A card to call my own

[Mieke ten Have] As with many considered-obsolete paper relics, I have a certain preoccupation with calling cards. Calling cards of society’s past necessitated only the bearer’s name, as though all contact information was decidedly already known to the card’s recipient. Receiving or leaving one must have felt like being in some sort of an exclusive club — a Victorian notion I find intriguing for its mystery and strangeness.

I can’t help but think of Chopin’s The Awakening — each calling card that Edna Pontellier receives seems to hammer another nail into her proverbial coffin. All morbid literary associations aside, I do find calling cards so very chic: I went quite nuts for Alyson Kuhn’s vintage French post on the subject just recently. I treasure several stacks of my great grandparents’ and great grandmother’s calling cards, my favorite set being this one, below:

I love the neo-medieval aesthetic in print, so when I decided to have my own version of calling cards made for my blog, I found a gentleman in Brooklyn who had nearly that exact same gothic font in his studio (though the comparative gluttony of text in mine made the final product quite opposite from its original inspiration). Patrick Barrett, of Lucky Duck Press, inherited his turn of the century press from his great grandfather.

It seemed predestined by the paper deities above that Mr. Barrett should be emulating my great grandmother’s calling cards on his great grandfather’s letterpress; I delighted in paying a visit to his studio and watching him press each card by hand. I’d actually never seen the letterpress process in action before (I know, I know, me with the paper blog — blasphemy!) and after a recent conversation with Nancy Sharon Collins, who informed me that only 5% of stationers set type by hand, I felt it was surely my time to see this vestigial tradition for myself.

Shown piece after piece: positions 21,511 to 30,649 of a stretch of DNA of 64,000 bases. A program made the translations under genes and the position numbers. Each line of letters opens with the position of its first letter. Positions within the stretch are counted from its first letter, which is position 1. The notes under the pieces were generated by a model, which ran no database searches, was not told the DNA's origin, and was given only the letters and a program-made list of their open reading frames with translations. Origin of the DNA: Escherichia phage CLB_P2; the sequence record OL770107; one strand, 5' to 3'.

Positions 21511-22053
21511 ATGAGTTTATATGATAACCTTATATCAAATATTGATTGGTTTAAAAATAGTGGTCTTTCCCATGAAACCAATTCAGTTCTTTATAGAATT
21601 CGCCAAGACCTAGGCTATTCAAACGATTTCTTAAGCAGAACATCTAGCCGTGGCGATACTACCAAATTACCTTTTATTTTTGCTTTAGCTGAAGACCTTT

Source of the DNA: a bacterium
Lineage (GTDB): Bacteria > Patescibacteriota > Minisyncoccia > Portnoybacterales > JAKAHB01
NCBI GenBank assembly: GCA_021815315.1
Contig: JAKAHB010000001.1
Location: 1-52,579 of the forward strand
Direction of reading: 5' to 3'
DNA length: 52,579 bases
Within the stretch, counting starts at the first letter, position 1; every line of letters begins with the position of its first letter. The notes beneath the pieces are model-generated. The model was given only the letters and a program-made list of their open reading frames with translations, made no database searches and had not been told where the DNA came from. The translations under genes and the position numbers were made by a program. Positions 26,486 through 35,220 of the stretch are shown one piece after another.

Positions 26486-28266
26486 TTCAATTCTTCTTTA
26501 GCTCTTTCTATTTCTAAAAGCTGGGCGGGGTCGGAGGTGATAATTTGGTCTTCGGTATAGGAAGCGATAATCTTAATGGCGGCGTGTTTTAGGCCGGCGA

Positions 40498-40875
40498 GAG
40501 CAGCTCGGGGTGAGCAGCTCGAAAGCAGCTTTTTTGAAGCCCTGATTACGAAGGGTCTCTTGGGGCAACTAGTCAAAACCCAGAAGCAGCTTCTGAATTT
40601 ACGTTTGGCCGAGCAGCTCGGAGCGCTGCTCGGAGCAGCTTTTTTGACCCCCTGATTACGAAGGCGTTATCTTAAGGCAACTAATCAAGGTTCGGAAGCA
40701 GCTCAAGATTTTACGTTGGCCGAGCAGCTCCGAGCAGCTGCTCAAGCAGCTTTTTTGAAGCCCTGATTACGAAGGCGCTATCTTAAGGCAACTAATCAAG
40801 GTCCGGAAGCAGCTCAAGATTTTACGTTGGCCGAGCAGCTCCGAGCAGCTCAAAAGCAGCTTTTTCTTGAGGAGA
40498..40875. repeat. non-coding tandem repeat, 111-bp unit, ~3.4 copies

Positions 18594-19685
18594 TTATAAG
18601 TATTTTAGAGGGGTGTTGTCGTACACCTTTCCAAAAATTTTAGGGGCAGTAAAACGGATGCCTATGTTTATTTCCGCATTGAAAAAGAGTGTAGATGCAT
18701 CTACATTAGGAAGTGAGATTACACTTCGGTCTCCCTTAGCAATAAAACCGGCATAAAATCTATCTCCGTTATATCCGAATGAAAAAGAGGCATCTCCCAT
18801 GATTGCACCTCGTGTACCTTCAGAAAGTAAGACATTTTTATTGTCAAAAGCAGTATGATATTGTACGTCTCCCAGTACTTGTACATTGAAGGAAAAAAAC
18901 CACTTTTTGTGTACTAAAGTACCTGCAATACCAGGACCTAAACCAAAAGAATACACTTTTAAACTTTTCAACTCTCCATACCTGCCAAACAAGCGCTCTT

I was impressed by how precise the printer must be; as he explained, the human eye is so attuned to the slightest irregularity that any letters or lines the smallest fraction of an inch off center read as quite crooked. It was a soothing process to watch for its rhythmic movements, but I can assure you, it is far from an easy task to pay such consummate attention to the minutest of details.

It was with great patience that Mr. Barrett aided me as I deliberated over the right amount of “modernity” to imbue my blog calling cards with; I wanted the gothic print, but I decided to enlarge the scale to give it some daring. I also thought that an aquamarine blue would give the heavy font some levity and make the characters a bit more dynamic.

I love the way they came out. But they’re still not as chic as great grammy’s (who is pictured below, spectacles, fur and all). I am sure it has to do with the singular sparseness and statement that just a name invokes, as opposed to the tangible banality of phone numbers, e-mail addresses and websites. Madonna and Prince definitely had the right idea with one-name infamy. Perhaps I’ll be so bold with my next set.

We think Mieke ten Have’s new calling cards strike the perfect balance between modernity and neo-medieval, and we hope she will indulge us with samples. Mieke has also written for Felt & Wire about panoramic and trompe-l’oeil wallpaper and 19th century books. Highly recommended for all aficianados of the paper arts is Mieke’s blog, The Paper Trail. Mieke was recently named associate style editor for Elle Decor.

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Comments (2)

  1. Posted by Allyson on 01.4.11 at 9:55 am

    I love the idea that you would know someone so well that all you have to do is leave your name and they will take care of the rest. Thanks for another great post Mieke!

  2. Posted by Paperlover on 01.4.11 at 6:04 pm

    LOVED this post. How sweet to think about your grandmother traveling around town leaving and receiving cards. Sort of the Edwardian version of Facebook “likes”.

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